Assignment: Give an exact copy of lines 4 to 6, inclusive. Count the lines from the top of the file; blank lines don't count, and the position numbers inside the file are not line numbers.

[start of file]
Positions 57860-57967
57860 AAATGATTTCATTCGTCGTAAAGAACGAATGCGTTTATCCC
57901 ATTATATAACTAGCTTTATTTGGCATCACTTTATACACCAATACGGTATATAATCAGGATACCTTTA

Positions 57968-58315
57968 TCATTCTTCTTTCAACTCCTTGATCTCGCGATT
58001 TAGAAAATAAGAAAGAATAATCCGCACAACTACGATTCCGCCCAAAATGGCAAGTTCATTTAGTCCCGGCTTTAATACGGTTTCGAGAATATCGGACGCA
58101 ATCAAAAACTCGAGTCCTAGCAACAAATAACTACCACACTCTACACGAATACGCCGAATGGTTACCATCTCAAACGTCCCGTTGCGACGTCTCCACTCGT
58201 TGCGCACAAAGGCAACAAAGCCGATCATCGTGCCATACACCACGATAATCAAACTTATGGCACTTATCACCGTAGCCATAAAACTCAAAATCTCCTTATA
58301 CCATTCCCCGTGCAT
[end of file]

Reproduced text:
Positions 57968-58315
57968 TCATTCTTCTTTCAACTCCTTGATCTCGCGATT
58001 TAGAAAATAAGAAAGAATAATCCGCACAACTACGATTCCGCCCAAAATGGCAAGTTCATTTAGTCCCGGCTTTAATACGGTTTCGAGAATATCGGACGCA